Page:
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Tuesday, 01 January 2013

A Battle Within: Traveling Oman with Hypoglycemia

Written by Ken Ward
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      A deep rumble shook me to the core. Not a good sign in the Middle East. The smell of exhaust clung to migrant sand particles as the high sun filtered through dust clouds to the ground. Heat wrapped itself around me. My head spun, and the rumble shook me again. My arch-nemesis had stalked me all the way here: hypoglycemia.  

      My condition, which I was diagnosed with my first year of college, still puzzled me. My case of hypoglycemia, or low blood sugar, attacked me all day, every day, making me feel shaky, dizzy, and lightheaded. The only way to tame the beast was to feed it.

      I stood at the entrance of the Mutrah Souk (also known as Muttrah Souq), a marketplace in Muscat, Oman with my dad, his second wife, and our driver. The venue, which had been at the same site for hundreds of years, overlooked the Mutrah Corniche, the largest natural harbor in the world. Omanis—the men dressed in long, often white gowns and flat, circular hats, and the women in long headdresses over loose-fitting pants—milled among foreigners in and out of the market. 

      Feeling my blood sugar plummeting, I stumbled to the nearest food vendor. At the food stand, a sweaty, middle-aged man with a big knife stood next to a big hunk of hanging lamb. At that point, the man looked better than a supermodel to me. “I want that,” I said as I pointed to the big pile of meat. “Yes, of course,” he said as he began shaving the meat to create one of the most wonderful things on earth: a shawarma. This particular sandwich was crafted from shaved lamb meat, tomato, cucumber, and a yogurt sauce wrapped in a pita. The salty, earthy meat complemented the tartness of the yogurt.

Aluminum foil cradled this hand-warming bundle of joy. As the man bestowed this gift from the heavens onto me, I noticed something equally beautiful behind him. 

      “That. I need that too,” I said, mouth drooling. He laughed and poured the neon yellow lemonade from a whirring machine into a paper cup. 

      “500 baisa please,” he said. I handed him the exact amount, approximately $1 U.S. The shawarma sated me briefly, but now I craved something more substantial. I knew I needed to eat, a lot. I wanted the most authentic Omani meal possible, one that would keep my blood sugar in check. I had just flown in the night before, so I was still jet-lagged. I came to Oman for a week to visit my dad, who had accepted a job as a business developer in the fall of 2010. Back in Vermont, where I was serving one year with AmeriCorps, snow still smothered everything in sight so I was happy to escape to the rugged, desert country for a spring getaway. One of the first things I noticed after arriving to the nation of nearly three and a half million people was the diversity of its inhabitants. Foreigners from India, Pakistan, the Philippines, Bangladesh, and the United Kingdom all contributed to the hefty expatriate population. I had few expectations of Oman before I went there, and a diverse population was not one of them.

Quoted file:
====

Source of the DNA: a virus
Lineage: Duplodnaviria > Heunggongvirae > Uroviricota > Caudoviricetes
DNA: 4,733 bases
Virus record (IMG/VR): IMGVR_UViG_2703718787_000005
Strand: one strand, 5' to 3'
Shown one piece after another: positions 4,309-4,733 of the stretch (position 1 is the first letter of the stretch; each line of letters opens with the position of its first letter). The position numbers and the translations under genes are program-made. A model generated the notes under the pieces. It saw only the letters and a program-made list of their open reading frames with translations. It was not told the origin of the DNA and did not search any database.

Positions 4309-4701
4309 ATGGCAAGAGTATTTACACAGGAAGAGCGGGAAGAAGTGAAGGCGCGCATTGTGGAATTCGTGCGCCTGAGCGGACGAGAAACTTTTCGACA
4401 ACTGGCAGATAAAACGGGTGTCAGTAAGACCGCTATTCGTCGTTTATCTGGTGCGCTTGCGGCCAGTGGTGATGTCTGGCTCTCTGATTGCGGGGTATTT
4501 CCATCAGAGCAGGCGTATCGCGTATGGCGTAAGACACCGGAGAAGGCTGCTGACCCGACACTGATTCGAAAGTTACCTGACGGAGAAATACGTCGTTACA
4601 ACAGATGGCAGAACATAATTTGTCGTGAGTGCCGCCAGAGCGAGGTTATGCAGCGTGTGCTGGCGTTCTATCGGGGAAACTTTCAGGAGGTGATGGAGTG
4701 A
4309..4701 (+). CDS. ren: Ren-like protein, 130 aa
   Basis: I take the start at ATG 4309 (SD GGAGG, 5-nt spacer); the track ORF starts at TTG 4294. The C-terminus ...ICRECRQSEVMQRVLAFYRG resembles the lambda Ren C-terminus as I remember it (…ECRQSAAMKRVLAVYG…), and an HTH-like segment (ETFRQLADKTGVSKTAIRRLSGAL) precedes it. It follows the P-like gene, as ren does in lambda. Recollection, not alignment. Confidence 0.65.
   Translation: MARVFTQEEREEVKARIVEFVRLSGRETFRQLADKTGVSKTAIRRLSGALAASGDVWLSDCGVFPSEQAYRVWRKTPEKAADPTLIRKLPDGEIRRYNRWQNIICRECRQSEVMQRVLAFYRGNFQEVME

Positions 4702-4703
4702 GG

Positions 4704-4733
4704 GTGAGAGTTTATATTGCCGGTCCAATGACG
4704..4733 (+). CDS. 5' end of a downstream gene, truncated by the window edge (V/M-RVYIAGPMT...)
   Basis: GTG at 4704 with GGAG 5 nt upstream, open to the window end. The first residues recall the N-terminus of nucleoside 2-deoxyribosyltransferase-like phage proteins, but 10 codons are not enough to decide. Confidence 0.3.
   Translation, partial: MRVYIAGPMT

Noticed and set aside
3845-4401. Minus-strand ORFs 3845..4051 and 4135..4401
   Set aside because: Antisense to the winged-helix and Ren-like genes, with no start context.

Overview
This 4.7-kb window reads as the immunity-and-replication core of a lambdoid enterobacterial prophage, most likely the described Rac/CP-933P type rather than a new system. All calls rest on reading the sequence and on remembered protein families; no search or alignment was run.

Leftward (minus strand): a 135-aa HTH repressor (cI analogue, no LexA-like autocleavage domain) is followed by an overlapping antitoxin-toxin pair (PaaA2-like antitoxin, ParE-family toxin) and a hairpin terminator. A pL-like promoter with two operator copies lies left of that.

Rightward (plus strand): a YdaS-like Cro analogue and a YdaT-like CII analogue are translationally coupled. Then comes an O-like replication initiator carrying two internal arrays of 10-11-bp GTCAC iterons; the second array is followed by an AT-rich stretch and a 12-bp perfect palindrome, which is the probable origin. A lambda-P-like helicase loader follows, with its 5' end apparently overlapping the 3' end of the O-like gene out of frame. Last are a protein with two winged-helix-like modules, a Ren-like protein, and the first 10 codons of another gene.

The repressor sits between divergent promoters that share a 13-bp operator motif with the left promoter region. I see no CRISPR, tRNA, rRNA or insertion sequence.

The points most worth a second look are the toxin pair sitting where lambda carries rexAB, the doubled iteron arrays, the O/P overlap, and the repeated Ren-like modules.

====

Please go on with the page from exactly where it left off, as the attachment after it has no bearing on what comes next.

“I’m still hungry,” I said to my dad, a business developer from the Midwest. The four of us now stood outside of the market gazing at the harbor, which hosted commercial vessels as well as a traditional wooden ship. As I stood there, the shakes crept into my hands. “I need a big meal. I want something local.”


      “What do you think, Jawas?” my dad asked.

      Jawas, my dad’s driver from Pakistan, wore a cotton, long sleeve white shirt with a blue collar and pants to match every day. His thick, crow-colored mustache framed a mouth that often curled into a giant smile at the littlest things, such as finding a good parking spot.  A couple of people even mistook Jawas for my father because I am half-Japanese and half-white, a combination that has left many strangers pondering my heritage. Now, Jawas contemplated the question for a moment, perhaps trying to collect the words in English, maybe deciding the perfect place to give me my first taste of a full, authentic Arab meal.

      “I don’t know,” he said.

      “We want you to pick, Jawas,” my dad answered back.

      He tilted his head from side to side. “Arab World.”


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Last modified on Wednesday, 23 January 2013
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